FIG. 3 is a schematic illustration of one embodiment of a memory cache in accordance with the present invention;

FIG. 4 is an illustration of one embodiment of a PREPARE syntax diagram in accordance with the present invention;

FIG. 5 is an illustration of one embodiment of a DECLARE CURSOR statement syntax diagram in accordance with the present invention;

FIG. 6A is an illustration of one embodiment of a pseudo-code generic SQL statement allowing indicator parameters used in an insert operation in accordance with the present invention;

FIG. 6B is an illustration of one embodiment of a pseudo-code generic SQL statement allowing indicator parameters used in an update operation in accordance with the present invention;

FIG. 7 is a schematic flow chart diagram illustrating one embodiment of a method for efficiently supporting generic SQL data manipulation statements in accordance with the present invention;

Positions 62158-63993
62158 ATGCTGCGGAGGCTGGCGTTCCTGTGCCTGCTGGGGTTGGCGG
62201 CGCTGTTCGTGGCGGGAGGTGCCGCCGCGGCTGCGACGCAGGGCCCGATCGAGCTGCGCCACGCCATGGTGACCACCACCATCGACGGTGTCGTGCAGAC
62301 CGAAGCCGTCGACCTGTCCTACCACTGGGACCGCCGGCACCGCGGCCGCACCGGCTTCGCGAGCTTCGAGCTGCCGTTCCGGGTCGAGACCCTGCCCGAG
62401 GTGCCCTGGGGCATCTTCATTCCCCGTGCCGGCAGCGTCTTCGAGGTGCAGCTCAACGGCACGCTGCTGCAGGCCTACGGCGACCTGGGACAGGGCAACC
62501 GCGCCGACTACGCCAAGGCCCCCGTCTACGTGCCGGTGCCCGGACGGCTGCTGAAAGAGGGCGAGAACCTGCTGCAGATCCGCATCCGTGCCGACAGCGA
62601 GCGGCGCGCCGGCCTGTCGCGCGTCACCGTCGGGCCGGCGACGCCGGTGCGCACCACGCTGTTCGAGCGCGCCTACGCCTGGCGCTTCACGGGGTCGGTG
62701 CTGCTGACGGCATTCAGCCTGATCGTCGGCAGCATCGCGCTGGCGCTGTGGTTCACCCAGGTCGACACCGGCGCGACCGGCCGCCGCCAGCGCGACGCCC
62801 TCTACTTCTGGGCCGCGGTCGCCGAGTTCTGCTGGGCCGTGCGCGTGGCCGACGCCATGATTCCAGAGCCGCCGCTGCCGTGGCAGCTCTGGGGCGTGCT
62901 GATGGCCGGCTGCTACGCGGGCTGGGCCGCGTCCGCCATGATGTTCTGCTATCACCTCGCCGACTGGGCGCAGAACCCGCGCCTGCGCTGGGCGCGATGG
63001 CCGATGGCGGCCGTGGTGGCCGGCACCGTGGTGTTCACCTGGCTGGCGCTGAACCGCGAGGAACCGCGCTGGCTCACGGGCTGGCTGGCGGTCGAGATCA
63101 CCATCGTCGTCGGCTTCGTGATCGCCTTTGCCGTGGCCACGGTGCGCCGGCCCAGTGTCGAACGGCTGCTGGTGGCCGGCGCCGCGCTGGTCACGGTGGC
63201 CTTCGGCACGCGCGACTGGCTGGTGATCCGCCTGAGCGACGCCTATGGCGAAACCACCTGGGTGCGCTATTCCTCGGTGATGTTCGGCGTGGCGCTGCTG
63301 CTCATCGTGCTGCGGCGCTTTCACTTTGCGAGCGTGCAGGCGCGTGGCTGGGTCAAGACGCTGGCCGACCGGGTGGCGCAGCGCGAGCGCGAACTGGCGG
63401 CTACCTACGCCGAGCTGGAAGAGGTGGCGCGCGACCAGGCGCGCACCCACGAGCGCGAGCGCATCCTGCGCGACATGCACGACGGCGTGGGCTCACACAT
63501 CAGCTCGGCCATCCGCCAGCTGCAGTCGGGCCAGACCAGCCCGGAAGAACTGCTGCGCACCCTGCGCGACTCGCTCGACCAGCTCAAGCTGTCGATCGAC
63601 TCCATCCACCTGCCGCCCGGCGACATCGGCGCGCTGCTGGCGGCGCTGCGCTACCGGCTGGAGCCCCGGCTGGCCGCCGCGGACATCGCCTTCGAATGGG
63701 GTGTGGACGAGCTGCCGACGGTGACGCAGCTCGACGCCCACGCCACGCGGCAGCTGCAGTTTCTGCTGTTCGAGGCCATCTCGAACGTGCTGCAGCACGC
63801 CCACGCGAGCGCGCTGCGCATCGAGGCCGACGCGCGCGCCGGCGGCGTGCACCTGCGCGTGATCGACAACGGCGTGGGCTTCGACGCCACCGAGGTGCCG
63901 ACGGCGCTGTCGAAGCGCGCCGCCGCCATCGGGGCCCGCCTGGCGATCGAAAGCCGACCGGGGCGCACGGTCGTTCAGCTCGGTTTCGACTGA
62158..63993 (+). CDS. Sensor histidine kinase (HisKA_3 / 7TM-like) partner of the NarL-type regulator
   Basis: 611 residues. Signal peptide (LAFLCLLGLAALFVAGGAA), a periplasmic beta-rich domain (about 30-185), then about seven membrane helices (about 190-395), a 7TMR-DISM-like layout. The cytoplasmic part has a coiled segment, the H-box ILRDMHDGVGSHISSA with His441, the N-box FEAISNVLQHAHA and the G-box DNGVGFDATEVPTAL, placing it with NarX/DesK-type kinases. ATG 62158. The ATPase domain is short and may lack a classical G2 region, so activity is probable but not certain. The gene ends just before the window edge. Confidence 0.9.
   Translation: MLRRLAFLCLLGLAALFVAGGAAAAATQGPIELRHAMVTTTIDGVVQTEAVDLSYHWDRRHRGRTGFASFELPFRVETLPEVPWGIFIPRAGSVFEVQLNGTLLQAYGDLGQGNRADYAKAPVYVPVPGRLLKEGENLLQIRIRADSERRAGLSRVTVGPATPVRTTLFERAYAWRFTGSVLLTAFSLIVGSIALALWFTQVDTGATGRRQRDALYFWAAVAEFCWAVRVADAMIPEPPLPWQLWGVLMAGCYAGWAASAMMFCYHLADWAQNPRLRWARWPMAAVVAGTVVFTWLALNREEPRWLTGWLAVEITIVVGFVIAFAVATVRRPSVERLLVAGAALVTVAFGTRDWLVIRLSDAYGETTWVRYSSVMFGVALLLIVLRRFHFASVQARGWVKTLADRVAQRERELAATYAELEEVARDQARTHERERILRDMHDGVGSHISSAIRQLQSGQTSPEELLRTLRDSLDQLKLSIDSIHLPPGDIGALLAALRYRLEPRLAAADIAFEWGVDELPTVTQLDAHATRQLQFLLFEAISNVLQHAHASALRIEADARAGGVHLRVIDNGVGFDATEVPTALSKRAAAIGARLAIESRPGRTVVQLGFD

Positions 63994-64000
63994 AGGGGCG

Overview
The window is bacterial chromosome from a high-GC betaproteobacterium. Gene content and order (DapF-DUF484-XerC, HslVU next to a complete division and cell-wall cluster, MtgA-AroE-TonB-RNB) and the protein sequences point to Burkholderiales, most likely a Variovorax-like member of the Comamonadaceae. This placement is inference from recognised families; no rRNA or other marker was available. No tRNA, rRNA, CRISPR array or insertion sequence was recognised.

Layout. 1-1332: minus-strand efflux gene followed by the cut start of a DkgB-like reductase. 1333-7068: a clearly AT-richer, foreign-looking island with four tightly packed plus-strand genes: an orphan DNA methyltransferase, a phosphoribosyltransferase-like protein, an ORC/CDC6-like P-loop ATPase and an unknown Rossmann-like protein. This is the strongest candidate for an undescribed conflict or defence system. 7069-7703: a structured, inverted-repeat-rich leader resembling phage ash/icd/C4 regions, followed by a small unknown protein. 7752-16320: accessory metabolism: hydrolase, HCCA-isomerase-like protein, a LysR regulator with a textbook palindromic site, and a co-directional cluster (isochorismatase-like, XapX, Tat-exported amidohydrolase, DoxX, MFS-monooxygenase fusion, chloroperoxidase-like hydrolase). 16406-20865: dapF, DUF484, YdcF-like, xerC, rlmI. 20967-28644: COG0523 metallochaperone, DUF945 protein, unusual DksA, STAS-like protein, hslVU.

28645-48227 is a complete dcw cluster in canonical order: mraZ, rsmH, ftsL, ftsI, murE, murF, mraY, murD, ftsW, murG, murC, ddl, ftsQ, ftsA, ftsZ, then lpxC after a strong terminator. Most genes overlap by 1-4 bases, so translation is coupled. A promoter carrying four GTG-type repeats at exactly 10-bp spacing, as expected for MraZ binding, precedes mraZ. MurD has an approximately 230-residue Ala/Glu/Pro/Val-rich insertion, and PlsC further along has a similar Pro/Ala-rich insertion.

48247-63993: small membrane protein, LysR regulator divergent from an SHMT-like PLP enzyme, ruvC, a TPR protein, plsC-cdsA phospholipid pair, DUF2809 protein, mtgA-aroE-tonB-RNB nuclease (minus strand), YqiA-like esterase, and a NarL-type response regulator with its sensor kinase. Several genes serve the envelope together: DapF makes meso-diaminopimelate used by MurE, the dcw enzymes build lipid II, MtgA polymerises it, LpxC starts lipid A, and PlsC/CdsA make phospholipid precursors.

FIG. 8 is a schematic flow chart diagram illustrating an alternate embodiment of a method for efficiently supporting generic SQL data manipulation statements in accordance with the present invention;

FIG. 9 is a schematic flow chart diagram illustrating an alternate embodiment of a method for efficiently supporting generic SQL data manipulation statements in accordance with the present invention;

FIG. 10 is a schematic flow chart diagram illustrating an alternate embodiment of a method for efficiently supporting generic SQL data manipulation statements in accordance with the present invention;